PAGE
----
More than 250,000—one-quarter million!

February 17, 2014

So our site did not participate, but I hope that everyone visiting here did—and that we all keep fighting. This from EFF:

So we have been silent. . .

February 12, 2014

. . . but that does not mean that we are not aware of what is happening, fighting on our own. Speaking for myself, I came here a couple of days ago to figure out how to put up the banner for “The Day We Fight Back”, yesterday (ugh!) and failed miserably—tech challenged. My time would have been better spent writing a post, as I am doing now.

The letter that was sent by those who clicked on the links presented in that banner hit on various Internet issues, including our own FISA, but also SOPA, the TPP, etc.

I hope everyone has been following the TPP information—TransPacific Partnership. It seems that, from what has been leaked/reported about these secret negotiations, the main elements of SOPA—the Stop Online Piracy Act that was defeated by public outcry last year—are included in the TPP. This takes it out of U.S.A. jurisdiction, makes it global and gives our government a pass—they can say that their hands are tied, they are just following the international agreement. Please, get involved—there are weekly conference calls on Sundays, “TPP Tuesday” Twitter storms weekly, and probably more where you live.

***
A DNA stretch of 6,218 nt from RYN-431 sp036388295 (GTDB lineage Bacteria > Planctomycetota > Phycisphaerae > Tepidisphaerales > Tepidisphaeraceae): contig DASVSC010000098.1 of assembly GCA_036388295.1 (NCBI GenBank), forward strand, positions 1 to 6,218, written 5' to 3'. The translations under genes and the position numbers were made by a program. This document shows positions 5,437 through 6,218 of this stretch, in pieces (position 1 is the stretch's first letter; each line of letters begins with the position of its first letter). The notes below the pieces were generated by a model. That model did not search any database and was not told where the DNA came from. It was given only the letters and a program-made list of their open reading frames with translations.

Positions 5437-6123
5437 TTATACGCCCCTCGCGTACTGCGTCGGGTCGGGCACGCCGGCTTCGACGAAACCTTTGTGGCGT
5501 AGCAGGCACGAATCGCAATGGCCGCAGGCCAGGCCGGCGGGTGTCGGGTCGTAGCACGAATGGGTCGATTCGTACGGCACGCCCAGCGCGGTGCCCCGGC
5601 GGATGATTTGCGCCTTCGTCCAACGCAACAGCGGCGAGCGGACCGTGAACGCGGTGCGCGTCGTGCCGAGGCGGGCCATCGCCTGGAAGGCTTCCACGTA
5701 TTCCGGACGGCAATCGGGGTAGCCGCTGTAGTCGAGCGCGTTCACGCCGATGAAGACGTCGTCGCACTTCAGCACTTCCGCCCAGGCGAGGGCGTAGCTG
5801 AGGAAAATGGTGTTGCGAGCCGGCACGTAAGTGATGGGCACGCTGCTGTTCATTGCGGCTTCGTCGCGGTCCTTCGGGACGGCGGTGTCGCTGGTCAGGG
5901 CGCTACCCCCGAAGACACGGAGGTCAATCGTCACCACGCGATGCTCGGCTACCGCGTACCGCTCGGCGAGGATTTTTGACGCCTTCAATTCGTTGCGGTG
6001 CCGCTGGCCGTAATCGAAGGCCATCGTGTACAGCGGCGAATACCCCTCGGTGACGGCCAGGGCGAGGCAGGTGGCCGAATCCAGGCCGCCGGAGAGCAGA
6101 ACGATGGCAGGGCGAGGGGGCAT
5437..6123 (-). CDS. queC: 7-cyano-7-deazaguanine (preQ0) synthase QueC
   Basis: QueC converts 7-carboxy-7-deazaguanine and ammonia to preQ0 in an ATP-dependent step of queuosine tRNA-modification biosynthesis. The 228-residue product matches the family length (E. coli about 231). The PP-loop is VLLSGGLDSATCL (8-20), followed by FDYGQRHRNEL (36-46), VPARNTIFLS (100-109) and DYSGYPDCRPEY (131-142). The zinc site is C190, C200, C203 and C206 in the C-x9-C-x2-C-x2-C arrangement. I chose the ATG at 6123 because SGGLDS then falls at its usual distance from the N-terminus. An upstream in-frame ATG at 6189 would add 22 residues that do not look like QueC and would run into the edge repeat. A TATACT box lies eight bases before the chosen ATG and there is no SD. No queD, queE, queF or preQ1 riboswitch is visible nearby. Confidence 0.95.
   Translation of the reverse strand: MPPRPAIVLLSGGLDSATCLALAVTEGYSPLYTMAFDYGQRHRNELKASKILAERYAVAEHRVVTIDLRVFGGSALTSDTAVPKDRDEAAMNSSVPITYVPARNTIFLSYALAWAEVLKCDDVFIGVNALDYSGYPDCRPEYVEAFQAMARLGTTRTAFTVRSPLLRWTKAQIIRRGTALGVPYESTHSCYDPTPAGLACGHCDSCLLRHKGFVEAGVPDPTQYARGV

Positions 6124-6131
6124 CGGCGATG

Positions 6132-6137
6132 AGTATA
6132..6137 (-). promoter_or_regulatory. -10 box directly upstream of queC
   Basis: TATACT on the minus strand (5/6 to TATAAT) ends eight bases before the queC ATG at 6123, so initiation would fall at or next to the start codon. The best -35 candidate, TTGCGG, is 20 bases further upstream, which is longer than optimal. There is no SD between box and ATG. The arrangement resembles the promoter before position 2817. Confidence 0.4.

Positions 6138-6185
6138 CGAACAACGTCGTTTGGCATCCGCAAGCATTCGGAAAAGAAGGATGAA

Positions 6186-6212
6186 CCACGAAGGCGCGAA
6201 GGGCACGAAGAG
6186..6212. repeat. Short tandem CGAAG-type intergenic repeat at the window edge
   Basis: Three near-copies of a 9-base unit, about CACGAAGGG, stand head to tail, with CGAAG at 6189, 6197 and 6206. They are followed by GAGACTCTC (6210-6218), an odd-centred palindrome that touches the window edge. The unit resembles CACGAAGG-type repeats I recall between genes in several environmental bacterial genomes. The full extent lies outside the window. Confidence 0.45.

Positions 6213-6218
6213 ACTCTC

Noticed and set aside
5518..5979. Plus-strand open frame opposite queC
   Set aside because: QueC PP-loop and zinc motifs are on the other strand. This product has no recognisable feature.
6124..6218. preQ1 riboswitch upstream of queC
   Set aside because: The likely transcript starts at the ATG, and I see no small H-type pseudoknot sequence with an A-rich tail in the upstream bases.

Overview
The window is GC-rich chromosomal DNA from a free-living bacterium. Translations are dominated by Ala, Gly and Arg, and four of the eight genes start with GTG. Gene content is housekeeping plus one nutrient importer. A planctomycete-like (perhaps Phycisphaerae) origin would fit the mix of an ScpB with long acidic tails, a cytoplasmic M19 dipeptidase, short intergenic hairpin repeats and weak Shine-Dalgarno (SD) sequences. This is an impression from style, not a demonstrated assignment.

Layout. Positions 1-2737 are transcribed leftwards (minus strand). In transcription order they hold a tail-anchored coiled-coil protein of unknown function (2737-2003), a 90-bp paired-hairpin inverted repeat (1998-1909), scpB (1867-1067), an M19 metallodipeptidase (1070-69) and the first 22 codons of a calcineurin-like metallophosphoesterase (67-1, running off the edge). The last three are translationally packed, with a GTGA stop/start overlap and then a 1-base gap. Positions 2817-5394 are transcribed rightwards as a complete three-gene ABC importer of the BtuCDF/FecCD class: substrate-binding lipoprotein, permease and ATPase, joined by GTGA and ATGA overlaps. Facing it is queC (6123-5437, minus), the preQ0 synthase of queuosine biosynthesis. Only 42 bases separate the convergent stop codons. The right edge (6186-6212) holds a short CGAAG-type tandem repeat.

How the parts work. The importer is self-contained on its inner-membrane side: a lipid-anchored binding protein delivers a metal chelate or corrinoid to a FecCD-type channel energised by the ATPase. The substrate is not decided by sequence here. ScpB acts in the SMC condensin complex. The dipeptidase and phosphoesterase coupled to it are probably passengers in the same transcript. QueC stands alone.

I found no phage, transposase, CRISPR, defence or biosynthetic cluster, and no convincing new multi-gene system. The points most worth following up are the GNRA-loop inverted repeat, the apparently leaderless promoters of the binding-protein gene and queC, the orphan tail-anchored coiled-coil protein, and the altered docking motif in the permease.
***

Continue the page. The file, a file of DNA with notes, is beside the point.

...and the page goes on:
Yes, we still care—we are also very busy, but let’s all find a bit of time to keep abreast of these issues, and communicate wherever we are.

Banner drop at Fort Meade: “Save America – Close the NSA”

December 8, 2013

Thomas Nephew:

So we kicked the surveillance state in the shins a little bit yesterday.

Originally posted on Montgomery County Civil Rights Coalition:

Save America – Close the NSA

On Saturday, December 7, 2013, two carloads of activists drove to the NSA headquarters at Fort Meade to demonstrate against the U.S. surveillance state.

They unfurled banners over US-295 with a simple message:

Save America – Close the NSA.

[videography, sound by N. van der Sluys, T. Nephew; for a sharper image while playing
the videos, click the settings "gear" icon (lower right menu) and select 720p HD]

- – -

NSA headquarters, Fort Meade, MD